A piece of a SpaceX rocket will crash into the moon after spending nearly seven years hurtling through space, experts predict.
The Falcon 9 booster was launched by Elon Musk's space exploration company in 2015, but after completing its mission, it didn’t have enough fuel to return to Earth. The rocket’s second stage has been in an uncontrolled orbit ever since.
The rocket has been pulled by the competing gravitational forces of the Earth, moon, and sun, which has made its path chaotic, says Jonathan McDowell, an astronomer at Harvard-Smithsonian Center for Astrophysics.
"It's been dead—just following the laws of gravity,” McDowell says to Georgina Rannard for BBC. "Over the decades there have been maybe 50 large objects that we've totally lost track of. This may have happened a bunch of times before, we just didn't notice.”
While the SpaceX rocket isn’t the only piece of “space junk” orbiting Earth, it could be the first documented rocket collision with the moon, according to data analyst Bill Gray who developed software that tracks near-Earth objects. Gray predicts the rocket will hit the far side of the moon on March 4, 2022.
“I realized that my software complained because it couldn’t project the orbit past March 4,” Gray told Timothy Bella of the Washington Post. “And it couldn’t do it because the rocket had hit the moon.”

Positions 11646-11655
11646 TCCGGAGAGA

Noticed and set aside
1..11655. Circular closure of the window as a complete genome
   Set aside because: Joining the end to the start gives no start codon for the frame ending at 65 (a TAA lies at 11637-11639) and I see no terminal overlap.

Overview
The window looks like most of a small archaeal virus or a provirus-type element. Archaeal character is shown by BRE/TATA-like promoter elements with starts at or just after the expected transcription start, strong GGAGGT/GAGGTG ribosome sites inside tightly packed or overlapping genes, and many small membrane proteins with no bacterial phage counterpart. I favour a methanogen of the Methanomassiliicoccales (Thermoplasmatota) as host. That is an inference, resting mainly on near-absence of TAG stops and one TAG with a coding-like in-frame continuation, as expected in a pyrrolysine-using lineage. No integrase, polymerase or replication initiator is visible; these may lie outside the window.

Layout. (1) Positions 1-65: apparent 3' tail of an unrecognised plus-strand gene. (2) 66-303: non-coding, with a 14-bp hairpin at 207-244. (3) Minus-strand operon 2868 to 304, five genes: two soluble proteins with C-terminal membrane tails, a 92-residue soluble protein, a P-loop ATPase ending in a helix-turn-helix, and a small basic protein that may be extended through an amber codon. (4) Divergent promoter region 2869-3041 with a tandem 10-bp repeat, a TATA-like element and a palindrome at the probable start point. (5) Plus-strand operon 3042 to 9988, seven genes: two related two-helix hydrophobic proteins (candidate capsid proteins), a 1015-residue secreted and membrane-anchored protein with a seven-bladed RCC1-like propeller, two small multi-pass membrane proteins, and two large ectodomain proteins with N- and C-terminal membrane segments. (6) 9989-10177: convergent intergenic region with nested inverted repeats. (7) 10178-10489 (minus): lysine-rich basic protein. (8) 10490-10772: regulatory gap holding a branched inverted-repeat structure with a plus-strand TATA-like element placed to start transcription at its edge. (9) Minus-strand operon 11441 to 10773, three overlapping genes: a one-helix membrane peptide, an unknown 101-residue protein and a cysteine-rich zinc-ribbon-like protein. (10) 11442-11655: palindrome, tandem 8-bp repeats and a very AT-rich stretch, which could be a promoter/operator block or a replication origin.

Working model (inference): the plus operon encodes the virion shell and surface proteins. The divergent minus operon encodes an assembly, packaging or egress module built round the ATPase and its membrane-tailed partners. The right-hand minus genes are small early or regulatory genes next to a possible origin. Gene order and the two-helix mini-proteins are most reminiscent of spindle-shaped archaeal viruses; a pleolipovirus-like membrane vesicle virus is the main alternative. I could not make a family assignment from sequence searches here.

The SpaceX booster was part of the company’s first deep-space mission designed to monitor solar storms and Earth's climate, per Live Science's Ben Turner. After the booster sent the National Oceanic and Atmospheric Administration's Deep Space Climate Observatory satellite to a gravitationally-stable Lagrange point, the rocket’s second stage became derelict.
When the rocket’s second stage finally collides with the moon at roughly 5,771 mph, it will explode on impact.
"It's basically a four-tonne empty metal tank, with a rocket engine on the back. And so if you imagine throwing that at a rock at 5,000 miles an hour, it's not going to be happy," McDowell tells the BBC.
Unlike deliberate collisions with the lunar surface, this impact is not likely to reveal anything new about the moon. In 2009, NASA fired its Lunar Crater Observation and Sensing Satellite onto the moon's south pole, which released a plume of material that allowed scientists to confirm the presence of water ice.
Though the booster's crash will be largely uneventful, space debris can have serious consequences. Because of the high speed that objects travel in space (around five miles per second), a collision with even a tiny chip of free-floating paint can damage a spacecraft. Last November, astronauts in the International Space Station were forced to shelter in their spacecraft when they passed through a debris cloud from a Russian anti-satellite test. All of that space junk whizzing around the planet could complicate future space travel.
"If we get into the future where there are cities and bases on the moon, we want to know what's out there,” McDowell tells the BBC. “It's much easier to get that organized when there is slow traffic in space, rather than waiting until it's a problem."